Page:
A homesteader’s teachings-# FMF

This post is part of Link-up-Five Minute Friday

This week’s word prompt-DEEP. 

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She greets us within her clay hut, the light so dim I cannot see the colour of her eyes even though it is midday. She tells us she is a neighbour taking care of her friend’s five children while she goes to town to buy a few goods. Her friend’s husband is away, you see, she explains, harvesting deep in the fields. I look around. One double-sized cot covered with a tattered quilt takes up half the space on the dirt floor. A clay stove, and the wooden chair where the woman sits wearing a cotton printed dress and wool mittens, are the other furniture pieces in this place that is not much more spacious than my bedroom in my home not too far away.

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She’s playing her part well, this woman actor at a historical village that teaches and reminds us of those that played a part in creating our prosperous province today.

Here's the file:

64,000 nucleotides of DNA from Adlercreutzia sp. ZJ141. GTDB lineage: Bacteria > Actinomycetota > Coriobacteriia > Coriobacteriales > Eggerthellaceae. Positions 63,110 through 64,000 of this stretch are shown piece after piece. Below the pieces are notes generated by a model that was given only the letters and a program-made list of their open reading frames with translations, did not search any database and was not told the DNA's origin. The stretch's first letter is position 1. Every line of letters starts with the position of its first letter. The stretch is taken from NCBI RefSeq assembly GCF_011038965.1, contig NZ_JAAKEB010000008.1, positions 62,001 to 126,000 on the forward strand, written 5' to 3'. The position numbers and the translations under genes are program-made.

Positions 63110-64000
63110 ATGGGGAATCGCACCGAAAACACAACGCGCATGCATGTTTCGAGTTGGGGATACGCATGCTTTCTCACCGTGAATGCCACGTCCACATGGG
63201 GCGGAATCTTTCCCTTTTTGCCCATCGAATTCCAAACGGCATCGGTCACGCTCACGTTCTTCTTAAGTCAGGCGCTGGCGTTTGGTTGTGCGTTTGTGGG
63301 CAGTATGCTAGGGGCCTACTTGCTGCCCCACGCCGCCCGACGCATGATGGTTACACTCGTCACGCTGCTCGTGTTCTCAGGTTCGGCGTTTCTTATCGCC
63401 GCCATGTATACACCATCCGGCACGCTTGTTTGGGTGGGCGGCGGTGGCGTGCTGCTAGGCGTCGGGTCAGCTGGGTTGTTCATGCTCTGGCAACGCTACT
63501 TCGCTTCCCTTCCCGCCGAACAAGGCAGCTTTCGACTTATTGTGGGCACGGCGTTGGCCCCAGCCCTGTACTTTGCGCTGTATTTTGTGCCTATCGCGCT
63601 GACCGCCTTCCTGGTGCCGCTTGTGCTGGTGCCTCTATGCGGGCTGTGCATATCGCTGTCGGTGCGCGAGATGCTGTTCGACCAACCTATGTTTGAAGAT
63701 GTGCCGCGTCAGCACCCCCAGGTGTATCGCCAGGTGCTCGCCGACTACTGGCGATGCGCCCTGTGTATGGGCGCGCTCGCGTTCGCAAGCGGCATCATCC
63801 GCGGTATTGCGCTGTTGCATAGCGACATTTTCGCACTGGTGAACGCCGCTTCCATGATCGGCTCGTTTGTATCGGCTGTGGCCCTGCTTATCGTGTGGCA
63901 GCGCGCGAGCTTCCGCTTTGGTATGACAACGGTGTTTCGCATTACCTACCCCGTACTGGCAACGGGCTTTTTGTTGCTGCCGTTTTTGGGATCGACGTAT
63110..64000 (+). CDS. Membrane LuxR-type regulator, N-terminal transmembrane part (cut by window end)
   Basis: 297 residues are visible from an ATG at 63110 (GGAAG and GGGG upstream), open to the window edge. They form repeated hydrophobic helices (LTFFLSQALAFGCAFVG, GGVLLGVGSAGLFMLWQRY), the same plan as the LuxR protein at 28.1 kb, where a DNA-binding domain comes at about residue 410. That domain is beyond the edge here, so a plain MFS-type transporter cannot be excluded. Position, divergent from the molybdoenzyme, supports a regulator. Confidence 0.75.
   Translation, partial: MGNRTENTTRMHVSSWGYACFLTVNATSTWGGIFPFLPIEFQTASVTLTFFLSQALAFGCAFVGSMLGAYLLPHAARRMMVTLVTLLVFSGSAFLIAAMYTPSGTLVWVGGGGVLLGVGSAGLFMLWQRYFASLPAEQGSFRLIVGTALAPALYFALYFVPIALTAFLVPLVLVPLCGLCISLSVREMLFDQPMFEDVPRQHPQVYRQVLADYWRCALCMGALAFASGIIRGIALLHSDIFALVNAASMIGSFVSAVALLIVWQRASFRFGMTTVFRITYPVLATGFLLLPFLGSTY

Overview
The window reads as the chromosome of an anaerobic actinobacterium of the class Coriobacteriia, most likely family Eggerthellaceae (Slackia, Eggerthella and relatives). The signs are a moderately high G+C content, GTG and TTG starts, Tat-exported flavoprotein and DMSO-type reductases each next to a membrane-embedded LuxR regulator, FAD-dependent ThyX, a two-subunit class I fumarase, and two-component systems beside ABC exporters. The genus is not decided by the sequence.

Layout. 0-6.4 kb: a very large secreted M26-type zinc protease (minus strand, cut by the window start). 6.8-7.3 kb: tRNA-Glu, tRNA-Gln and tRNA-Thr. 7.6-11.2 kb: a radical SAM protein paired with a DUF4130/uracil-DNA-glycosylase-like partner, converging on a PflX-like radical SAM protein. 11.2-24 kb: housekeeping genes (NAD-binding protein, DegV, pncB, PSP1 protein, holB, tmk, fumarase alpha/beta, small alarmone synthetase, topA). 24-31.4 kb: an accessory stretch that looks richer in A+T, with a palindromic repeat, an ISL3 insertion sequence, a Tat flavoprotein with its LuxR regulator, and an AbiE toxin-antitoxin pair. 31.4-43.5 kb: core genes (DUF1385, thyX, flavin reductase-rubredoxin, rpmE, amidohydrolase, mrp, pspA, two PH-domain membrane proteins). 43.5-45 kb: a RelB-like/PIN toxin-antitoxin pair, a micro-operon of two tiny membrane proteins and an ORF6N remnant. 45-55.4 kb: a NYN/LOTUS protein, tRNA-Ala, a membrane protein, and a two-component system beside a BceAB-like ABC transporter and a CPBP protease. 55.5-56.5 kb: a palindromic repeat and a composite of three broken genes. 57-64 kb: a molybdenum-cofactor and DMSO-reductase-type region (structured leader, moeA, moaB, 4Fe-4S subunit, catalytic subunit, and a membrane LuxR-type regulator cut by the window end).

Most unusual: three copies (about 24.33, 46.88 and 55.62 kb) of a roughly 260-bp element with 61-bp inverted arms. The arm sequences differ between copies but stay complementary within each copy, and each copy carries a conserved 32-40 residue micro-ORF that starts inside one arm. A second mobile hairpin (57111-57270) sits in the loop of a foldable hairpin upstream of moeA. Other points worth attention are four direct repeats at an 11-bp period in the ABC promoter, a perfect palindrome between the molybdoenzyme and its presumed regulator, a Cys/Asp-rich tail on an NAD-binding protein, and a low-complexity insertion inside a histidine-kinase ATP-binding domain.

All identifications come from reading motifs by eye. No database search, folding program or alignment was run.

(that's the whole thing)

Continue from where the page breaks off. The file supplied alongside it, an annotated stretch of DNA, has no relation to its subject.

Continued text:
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A family of seven had lived in this home deep in the Alberta prairie lands. They sculpted clay to form their home walls and chopped what wood they could find to keep warm during the harsh winters. It was the late 1800’s when free farm land in Canada became a draw to move away from their home land of Ukraine.

This Monday is our Thanksgiving in Canada. And I’m in awe and grateful for those early homesteaders who farmed, and harvested, and helped on the railway, and created an economy for those that followed them to flourish and grow.

And I’m also grateful for the deep-dish Apple Pie I bought at their bakery shop that day!

Every good and perfect gift is from above, coming down from the Father of the heavenly lights, who does not change like shifting shadows. James 1:17

Read more posts inspired by DEEP at Five Minute Friday